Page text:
POWER OVER ETHERNET (POE) enabled devices and their electronic components are designed for operation within specified current and voltage ratings. If these ratings are exceeded due to short-circuit or voltage transients, components may sustain permanent damage and the equipment may fail. Overcurrent and overvoltage protection devices are used to help protect both power-sourcing equipment (PSE) and powereddevice (PD) equipment.
A growing number of PoE applications—ranging from smart signs, vending machines, building access control, and time and attendance systems to phone and PDA chargers and electronic musical instruments—has created a demand for more reliable and flexible overcurrent- and overvoltage-protection devices. These devices are required in order to:
• protect the PSE from damage caused by shorts
in the Ethernet cable or PD
• protect the PD from faults in the PSE
• protect both the PSE and PD from overvoltage shorts/transients
In many cases, single-use fuses help to provide overcurrent protection in PoE applications. Polymeric positive temperature coefficient (PPTC) devices, installed in series with electronic components, also provide a reliable, resettable method of interrupting current flow. Solid-state thyristor overvoltage-protection devices may also be installed in parallel with these components to switch rapidly from a high to a low impedance state in response to an overvoltage surge.
The fuse is generally considered one of the simplest and lowest-cost solutions. However, many equipment manufacturers find it easy to justify the cost of resettable PPTC device protection if it helps protect against overcurrent damage caused by electrical short, overloaded circuit, or customer misuse. PPTC devices don’t generally require replacement after a fault event, and they allow the circuit to return to normal operating conditions after the power is removed and the overcurrent condition is eliminated.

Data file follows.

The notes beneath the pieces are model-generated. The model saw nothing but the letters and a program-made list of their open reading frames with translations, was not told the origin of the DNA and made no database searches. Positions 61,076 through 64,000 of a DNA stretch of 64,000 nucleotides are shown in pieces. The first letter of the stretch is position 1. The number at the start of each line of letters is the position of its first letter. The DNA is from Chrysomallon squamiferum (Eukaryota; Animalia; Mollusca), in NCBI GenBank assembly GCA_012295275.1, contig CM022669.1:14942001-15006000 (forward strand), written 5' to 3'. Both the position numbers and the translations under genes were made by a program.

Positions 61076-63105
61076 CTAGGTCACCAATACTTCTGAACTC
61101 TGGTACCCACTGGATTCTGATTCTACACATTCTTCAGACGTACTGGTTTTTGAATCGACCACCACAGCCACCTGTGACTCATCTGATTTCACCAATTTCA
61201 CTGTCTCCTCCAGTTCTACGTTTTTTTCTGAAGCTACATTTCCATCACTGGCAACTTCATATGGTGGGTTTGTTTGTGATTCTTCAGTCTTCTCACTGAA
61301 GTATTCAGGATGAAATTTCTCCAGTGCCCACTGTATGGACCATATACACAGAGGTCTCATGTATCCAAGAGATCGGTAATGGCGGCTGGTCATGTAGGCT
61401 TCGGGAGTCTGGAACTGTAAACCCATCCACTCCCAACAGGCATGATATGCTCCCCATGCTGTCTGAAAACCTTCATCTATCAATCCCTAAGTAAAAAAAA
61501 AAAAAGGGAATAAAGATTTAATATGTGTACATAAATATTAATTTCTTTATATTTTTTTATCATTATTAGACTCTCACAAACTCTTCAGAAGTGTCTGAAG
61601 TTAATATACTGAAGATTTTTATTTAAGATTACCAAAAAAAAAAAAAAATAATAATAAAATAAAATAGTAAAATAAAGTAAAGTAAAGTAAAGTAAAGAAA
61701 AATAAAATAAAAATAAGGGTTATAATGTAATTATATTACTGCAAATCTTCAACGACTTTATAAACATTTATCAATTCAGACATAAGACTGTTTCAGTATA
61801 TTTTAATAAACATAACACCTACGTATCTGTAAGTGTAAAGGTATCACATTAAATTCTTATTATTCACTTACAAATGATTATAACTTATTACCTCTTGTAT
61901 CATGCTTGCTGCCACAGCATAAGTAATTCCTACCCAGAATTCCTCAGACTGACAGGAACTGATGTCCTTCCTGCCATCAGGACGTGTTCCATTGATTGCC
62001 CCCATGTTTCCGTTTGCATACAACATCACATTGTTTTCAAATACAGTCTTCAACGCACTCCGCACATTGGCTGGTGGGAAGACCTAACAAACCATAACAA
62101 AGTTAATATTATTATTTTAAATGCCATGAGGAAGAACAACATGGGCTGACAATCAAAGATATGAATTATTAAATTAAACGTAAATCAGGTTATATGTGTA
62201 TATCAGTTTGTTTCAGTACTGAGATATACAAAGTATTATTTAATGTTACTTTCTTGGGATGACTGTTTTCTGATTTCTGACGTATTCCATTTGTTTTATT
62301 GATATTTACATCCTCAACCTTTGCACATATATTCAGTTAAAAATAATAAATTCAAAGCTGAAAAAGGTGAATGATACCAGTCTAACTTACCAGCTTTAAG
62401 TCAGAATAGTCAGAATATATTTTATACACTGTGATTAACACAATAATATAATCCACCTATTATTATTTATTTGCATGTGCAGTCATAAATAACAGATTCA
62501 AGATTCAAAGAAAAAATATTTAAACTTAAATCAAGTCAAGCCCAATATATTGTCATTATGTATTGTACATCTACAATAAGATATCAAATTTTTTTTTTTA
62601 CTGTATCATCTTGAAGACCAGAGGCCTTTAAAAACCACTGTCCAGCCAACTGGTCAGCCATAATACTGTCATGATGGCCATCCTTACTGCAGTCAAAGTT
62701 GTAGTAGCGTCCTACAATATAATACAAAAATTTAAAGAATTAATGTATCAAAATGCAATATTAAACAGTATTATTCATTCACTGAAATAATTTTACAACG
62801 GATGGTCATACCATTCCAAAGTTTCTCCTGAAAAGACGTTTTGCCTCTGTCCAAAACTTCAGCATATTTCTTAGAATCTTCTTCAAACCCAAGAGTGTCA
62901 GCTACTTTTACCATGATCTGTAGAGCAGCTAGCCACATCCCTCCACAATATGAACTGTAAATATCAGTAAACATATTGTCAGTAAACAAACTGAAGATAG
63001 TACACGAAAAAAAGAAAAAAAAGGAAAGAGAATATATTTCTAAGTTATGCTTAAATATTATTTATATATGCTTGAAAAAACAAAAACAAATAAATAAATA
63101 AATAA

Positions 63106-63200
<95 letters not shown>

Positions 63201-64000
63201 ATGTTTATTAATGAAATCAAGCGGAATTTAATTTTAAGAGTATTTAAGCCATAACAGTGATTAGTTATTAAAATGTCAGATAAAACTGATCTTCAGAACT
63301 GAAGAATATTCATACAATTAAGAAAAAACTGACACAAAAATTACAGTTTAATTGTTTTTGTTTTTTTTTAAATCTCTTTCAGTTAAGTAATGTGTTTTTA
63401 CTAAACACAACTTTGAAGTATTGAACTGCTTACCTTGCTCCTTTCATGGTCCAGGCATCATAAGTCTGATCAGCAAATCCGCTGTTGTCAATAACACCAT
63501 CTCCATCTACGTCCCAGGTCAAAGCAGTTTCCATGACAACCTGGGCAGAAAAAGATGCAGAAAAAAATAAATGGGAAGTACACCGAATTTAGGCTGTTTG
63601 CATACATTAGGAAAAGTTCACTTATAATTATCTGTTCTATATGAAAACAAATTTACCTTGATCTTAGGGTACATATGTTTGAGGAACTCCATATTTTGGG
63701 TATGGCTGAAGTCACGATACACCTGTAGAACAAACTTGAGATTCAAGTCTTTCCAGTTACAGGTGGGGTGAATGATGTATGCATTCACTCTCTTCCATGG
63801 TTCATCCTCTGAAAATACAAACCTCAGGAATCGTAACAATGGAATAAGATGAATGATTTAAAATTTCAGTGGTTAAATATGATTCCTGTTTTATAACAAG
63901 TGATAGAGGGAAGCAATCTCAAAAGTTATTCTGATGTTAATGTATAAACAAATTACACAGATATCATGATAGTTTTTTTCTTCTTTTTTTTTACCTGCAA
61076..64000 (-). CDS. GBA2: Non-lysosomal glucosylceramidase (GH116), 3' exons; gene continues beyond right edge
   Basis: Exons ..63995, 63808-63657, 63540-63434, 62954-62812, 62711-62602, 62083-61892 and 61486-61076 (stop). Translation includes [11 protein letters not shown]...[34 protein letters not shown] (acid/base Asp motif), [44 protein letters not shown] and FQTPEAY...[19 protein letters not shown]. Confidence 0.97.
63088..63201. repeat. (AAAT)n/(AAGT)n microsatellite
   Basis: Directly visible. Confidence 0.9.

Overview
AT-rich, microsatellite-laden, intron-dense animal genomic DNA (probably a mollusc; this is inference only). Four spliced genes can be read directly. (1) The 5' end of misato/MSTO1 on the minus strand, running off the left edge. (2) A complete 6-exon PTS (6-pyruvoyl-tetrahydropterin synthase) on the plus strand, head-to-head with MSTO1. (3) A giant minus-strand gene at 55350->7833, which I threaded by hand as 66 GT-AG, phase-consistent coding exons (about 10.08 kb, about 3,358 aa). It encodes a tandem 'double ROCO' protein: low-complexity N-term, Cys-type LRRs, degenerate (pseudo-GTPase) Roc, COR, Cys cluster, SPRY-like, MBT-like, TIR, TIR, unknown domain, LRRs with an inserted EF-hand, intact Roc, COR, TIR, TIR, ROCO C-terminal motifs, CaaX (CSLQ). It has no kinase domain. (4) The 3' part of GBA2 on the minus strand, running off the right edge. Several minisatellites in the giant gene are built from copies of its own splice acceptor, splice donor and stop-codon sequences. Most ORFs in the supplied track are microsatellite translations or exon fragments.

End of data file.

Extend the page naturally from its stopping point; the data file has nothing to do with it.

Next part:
In applications where resettable functionality isn’t desired, high-current, surface-mount fuses that provide clean blow characteristics and physically contain the fusing event within the package can be used to meet the overcurrent-protection requirements of the IEEE 802.3af standard. It’s important to note that single-use fuses must be tolerant of the current spikes and fluctuations associated with PoE applications.
Overvoltages caused by switching or lightning transients can damage PoE-enabled equipment. However, a variety of methods is available for protection. There are two major categories of overvoltage protection devices—clamping devices and foldback, or “crowbar,” devices. Clamping devices, such as metal oxide varistors (MOVs) and diodes, allow voltages up to a specified clamping level to pass through to the load during operation. Foldback devices, such as gas discharge tubes and thyristor surge suppressors, operate as shunt devices in response to a surge that exceeds the breakover voltage.
Foldback devices hold an advantage over clamping devices. In the foldback state, very little voltage appears across the load while it conducts harmful surges away from the load, whereas clamping devices remain at the clamping voltage. Therefore, the power dissipated in the foldback device is much lower than in a clamping device.
For many PoE applications, the thyristor surge suppressor is the preferred solution. The thyristor “folds back” the overvoltage transient to a lower voltage level than the transient voltage suppressor (TVS) diode and has lower peak and average voltage let-through values than the TVS diode. This results in less overvoltage and power stresses passed through to the PoE equipment.
In addition, the thyristor’s low on-state voltage allows for smaller form-factor devices—as compared with a TVS diode of comparable energy-handling capability—conserving valuable printed-circuit-board real estate. The relatively low capacitance of the thyristor also allows its use on high-data-rate circuits.